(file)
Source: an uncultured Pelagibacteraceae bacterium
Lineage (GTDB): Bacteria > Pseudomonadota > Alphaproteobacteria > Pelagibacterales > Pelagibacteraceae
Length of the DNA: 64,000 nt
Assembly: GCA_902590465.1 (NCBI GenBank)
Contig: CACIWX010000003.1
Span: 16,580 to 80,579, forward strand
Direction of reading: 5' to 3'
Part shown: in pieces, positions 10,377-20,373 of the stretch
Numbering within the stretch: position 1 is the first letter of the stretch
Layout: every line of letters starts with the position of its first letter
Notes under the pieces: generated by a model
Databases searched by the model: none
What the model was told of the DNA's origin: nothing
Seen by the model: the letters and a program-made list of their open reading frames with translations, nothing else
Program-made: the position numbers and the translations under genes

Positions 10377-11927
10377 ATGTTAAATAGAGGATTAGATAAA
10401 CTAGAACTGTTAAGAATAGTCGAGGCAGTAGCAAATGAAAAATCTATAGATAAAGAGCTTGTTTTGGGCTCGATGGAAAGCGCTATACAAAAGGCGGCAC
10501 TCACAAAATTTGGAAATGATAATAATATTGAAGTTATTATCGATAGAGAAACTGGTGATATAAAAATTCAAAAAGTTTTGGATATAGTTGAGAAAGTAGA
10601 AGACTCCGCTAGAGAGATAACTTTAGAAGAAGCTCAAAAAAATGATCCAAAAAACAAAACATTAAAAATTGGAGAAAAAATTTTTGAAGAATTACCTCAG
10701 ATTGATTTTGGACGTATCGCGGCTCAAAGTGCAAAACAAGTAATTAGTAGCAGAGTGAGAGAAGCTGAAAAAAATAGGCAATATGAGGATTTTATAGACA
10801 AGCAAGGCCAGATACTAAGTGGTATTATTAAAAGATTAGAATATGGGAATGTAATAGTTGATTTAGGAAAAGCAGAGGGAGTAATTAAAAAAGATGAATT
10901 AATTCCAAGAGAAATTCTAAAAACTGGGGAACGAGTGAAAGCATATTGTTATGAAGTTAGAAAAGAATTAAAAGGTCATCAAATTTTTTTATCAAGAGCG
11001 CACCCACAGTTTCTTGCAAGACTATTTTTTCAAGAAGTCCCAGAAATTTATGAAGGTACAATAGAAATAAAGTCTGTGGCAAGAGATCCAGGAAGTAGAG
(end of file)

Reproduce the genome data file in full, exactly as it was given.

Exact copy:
Source: an uncultured Pelagibacteraceae bacterium
Lineage (GTDB): Bacteria > Pseudomonadota > Alphaproteobacteria > Pelagibacterales > Pelagibacteraceae
Length of the DNA: 64,000 nt
Assembly: GCA_902590465.1 (NCBI GenBank)
Contig: CACIWX010000003.1
Span: 16,580 to 80,579, forward strand
Direction of reading: 5' to 3'
Part shown: in pieces, positions 10,377-20,373 of the stretch
Numbering within the stretch: position 1 is the first letter of the stretch
Layout: every line of letters starts with the position of its first letter
Notes under the pieces: generated by a model
Databases searched by the model: none
What the model was told of the DNA's origin: nothing
Seen by the model: the letters and a program-made list of their open reading frames with translations, nothing else
Program-made: the position numbers and the translations under genes

Positions 10377-11927
10377 ATGTTAAATAGAGGATTAGATAAA
10401 CTAGAACTGTTAAGAATAGTCGAGGCAGTAGCAAATGAAAAATCTATAGATAAAGAGCTTGTTTTGGGCTCGATGGAAAGCGCTATACAAAAGGCGGCAC
10501 TCACAAAATTTGGAAATGATAATAATATTGAAGTTATTATCGATAGAGAAACTGGTGATATAAAAATTCAAAAAGTTTTGGATATAGTTGAGAAAGTAGA
10601 AGACTCCGCTAGAGAGATAACTTTAGAAGAAGCTCAAAAAAATGATCCAAAAAACAAAACATTAAAAATTGGAGAAAAAATTTTTGAAGAATTACCTCAG
10701 ATTGATTTTGGACGTATCGCGGCTCAAAGTGCAAAACAAGTAATTAGTAGCAGAGTGAGAGAAGCTGAAAAAAATAGGCAATATGAGGATTTTATAGACA
10801 AGCAAGGCCAGATACTAAGTGGTATTATTAAAAGATTAGAATATGGGAATGTAATAGTTGATTTAGGAAAAGCAGAGGGAGTAATTAAAAAAGATGAATT
10901 AATTCCAAGAGAAATTCTAAAAACTGGGGAACGAGTGAAAGCATATTGTTATGAAGTTAGAAAAGAATTAAAAGGTCATCAAATTTTTTTATCAAGAGCG
11001 CACCCACAGTTTCTTGCAAGACTATTTTTTCAAGAAGTCCCAGAAATTTATGAAGGTACAATAGAAATAAAGTCTGTGGCAAGAGATCCAGGAAGTAGAG